This tale was related to me by an old friend. Apparently it took place in Northern Queensland, but the names have been changed. My wife when she read the poem asked what eventually happened to Bart. My reply was, “No one really seemed to care. Sadly, there have been lots of Sarah’s in this life. To their memories. Sarah won the serious section for written verse at The Australian Bush Poetry Championships at Yarrawonga-Mulwala in 1999.
Head stockman for Ned Price her father worked on Magnet Downs;
a loner and a bushman who’d a phobia of towns.
He loved the isolation of the far north station runs,
while Sarah she played carer to his motherless three sons.
Year in, year out she kept his house, though yearned a female friend;
the long hot nights and lonesome days, they never seemed to end.
For sixteen years she played that role, her childhood passed her by,
instead of girlish laughter Sarah sought somewhere to cry.
Her clothes were men’s fare … shirt and pants … her hands were callused too;
oh how she longed to get away and live like townsfolk do.
She dreamed of dresses, dances and the company of friends,
but morning light would render all her dreams to dreary ends.
A stranger stopped to stay a while for Ned had found him work,
his ways were flash and carefree, while his smile was more a smirk.
He sensed the insecurity that plagued poor Sarah’s life,
then played upon her heartstrings, though his song was penned with strife.
So masterful the melodies, they stole sweet Sarah’s heart,
within the month she’d left with him; this man she called … her Bart.
For near nine months they lived as swells and tasted town delights,
till deep in debt and desperate they fled like frightened kites.
Bart headed for the Bloomfield, where he’d mined for tin before,
and home would be a shanty isolated from the law.
Exhausted and her child near due poor Sarah lived in dread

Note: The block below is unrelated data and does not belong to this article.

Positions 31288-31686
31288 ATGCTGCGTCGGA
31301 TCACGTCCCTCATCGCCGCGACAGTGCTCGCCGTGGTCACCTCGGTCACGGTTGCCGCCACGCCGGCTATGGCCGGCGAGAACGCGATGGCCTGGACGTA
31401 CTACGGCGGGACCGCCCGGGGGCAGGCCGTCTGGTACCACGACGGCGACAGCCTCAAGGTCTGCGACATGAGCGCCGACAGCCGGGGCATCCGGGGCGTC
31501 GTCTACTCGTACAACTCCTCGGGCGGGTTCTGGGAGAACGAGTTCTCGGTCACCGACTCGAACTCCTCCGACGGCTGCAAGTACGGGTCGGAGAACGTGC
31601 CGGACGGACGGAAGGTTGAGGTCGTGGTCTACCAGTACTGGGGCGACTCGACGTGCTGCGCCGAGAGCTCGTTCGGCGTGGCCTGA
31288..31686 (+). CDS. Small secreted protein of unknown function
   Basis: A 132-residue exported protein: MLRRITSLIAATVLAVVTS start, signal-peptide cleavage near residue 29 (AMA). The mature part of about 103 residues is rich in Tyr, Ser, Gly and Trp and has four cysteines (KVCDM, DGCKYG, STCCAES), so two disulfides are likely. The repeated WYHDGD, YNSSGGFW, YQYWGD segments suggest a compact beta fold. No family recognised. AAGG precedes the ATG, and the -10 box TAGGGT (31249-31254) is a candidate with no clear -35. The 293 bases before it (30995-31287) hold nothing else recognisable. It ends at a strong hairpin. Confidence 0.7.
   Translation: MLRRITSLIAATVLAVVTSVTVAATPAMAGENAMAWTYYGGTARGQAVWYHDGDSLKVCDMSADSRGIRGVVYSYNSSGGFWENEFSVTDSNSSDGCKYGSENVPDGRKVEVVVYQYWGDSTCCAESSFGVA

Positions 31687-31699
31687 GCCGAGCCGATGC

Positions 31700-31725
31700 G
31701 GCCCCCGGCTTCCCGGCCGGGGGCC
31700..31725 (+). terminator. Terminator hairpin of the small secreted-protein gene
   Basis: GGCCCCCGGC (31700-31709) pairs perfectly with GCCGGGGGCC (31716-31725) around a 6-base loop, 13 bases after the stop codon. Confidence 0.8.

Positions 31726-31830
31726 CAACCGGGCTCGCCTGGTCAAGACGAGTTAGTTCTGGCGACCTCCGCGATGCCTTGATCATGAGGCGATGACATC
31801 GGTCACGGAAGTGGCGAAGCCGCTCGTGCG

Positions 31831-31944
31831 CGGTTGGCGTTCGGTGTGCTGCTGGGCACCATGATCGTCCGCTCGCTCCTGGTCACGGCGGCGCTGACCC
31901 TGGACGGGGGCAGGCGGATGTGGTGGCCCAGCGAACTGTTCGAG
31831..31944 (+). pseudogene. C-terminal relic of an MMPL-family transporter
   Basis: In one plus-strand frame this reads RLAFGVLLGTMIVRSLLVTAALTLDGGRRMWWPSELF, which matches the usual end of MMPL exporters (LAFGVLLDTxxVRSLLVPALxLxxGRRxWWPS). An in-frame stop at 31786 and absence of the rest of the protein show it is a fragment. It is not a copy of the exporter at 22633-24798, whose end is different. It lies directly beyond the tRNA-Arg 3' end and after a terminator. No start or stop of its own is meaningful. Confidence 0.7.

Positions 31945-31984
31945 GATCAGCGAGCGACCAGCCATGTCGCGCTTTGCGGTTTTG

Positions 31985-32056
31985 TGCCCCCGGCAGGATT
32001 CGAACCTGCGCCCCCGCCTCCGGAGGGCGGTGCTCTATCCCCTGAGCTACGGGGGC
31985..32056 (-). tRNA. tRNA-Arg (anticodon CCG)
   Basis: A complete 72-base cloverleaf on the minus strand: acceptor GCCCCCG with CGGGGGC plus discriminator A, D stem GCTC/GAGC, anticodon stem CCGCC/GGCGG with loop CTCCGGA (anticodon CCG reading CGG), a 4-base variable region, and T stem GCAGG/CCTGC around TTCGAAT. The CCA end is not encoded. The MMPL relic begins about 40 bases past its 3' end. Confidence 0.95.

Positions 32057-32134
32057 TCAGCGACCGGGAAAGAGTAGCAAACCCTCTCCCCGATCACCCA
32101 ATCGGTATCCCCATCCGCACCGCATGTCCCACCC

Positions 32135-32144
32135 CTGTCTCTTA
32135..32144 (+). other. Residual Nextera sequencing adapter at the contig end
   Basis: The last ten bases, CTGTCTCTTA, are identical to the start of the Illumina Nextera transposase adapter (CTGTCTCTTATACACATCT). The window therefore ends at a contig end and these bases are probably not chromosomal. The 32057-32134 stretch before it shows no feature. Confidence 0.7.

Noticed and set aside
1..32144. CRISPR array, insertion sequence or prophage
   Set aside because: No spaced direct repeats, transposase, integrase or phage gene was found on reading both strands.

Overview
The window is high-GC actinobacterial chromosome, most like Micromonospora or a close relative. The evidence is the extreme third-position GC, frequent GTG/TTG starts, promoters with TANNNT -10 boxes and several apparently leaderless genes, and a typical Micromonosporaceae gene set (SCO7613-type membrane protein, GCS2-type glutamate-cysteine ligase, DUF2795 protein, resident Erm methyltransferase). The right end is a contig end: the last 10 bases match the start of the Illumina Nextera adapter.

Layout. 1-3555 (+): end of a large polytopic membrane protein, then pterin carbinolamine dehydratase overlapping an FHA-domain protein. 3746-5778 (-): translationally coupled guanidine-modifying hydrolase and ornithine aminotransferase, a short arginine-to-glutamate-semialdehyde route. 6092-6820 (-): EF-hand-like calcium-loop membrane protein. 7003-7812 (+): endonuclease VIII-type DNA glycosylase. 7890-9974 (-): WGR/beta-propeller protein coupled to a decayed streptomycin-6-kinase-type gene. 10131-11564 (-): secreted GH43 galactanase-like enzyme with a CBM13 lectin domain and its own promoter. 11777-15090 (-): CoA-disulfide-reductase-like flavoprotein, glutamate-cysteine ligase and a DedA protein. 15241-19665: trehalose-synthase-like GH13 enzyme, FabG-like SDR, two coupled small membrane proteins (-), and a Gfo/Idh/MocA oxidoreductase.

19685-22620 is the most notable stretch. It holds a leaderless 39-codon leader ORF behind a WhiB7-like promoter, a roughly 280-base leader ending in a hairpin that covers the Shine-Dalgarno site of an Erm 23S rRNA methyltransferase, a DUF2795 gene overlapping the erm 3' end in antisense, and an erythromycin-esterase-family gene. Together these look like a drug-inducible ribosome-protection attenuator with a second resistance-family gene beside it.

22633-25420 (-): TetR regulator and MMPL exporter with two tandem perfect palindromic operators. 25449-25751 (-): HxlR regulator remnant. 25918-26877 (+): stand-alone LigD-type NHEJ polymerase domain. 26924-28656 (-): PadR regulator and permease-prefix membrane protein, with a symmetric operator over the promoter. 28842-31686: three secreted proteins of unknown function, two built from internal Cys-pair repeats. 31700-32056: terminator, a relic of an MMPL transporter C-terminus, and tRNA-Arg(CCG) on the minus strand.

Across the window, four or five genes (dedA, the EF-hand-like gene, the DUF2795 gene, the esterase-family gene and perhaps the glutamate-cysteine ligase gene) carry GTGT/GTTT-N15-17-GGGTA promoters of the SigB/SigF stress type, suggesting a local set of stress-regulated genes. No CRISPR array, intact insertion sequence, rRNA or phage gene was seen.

of life in isolation and the gloom which lay ahead.
She raised her first-born daughter by the Bloomfield’s Upper Arm
and Bart the artful lover … well … he’d lost his luring charm.
He’d fossick for their livelihood, which sometimes paid quite well,
but Bart would go on drunken sprees and leave them in that hell.
So often left with little food, bush tucker was their fare
until her demon reappeared. Complain? She did not dare.
She’d been the subject of his rage on more than one account,
so for her little daughter’s sake, this ploy was paramount.
Her lot was further burdened for within her womb there lay,
the miracle of life once more; a son now on his way.
‘Twas just another mouth to feed … was what filled Sarah’s head,
no sparkle filled this mother’s eyes; salt water welled instead.
Most fathers would be jubilant to have a new born son,
but love was some forsaken thing and Bart had room for none.
He often binged in China Camp for rum had claimed his brain,
while Sarah’s isolation slowly sent the girl insane.
Like feral creatures of the bush her infants roamed at will
and Sarah’s soul just pined away till slowly she grew ill.
‘Twas in the early part of June, the day she turned eighteen,
that drunken creature known as Bart returned upon the scene.
He found the shanty empty and devoid of human form,
the silence … like a deathly calm that comes before the storm.
From constant bingeing on the rum Bart thought his head would burst,
so staggered down towards the creek to quench his fiery thirst.
Then as he cupped its contents, which was cold and crystal clear,
Bart’s face became so ghostly white; his eyes were filled with fear.
For in its depths he saw three forms all pale and void of life;
the family he’d never known … his children and his wife.
He buried them beside its bank, then simply walked away
and where Bart went … well no one cared … not even to this day.
It seems poor Sarah lost her mind and did what she thought best;
she drowned her infants, then herself. She found eternal rest.
An old man just some months ago recalled this tale to me,
I know it made me cry a lot. Did it do that to thee?
And LORD … when it comes time to judge the living and the dead
please think of Sarah and her kids … you saw the life they led.
From the book Laughter and Tears from the Bush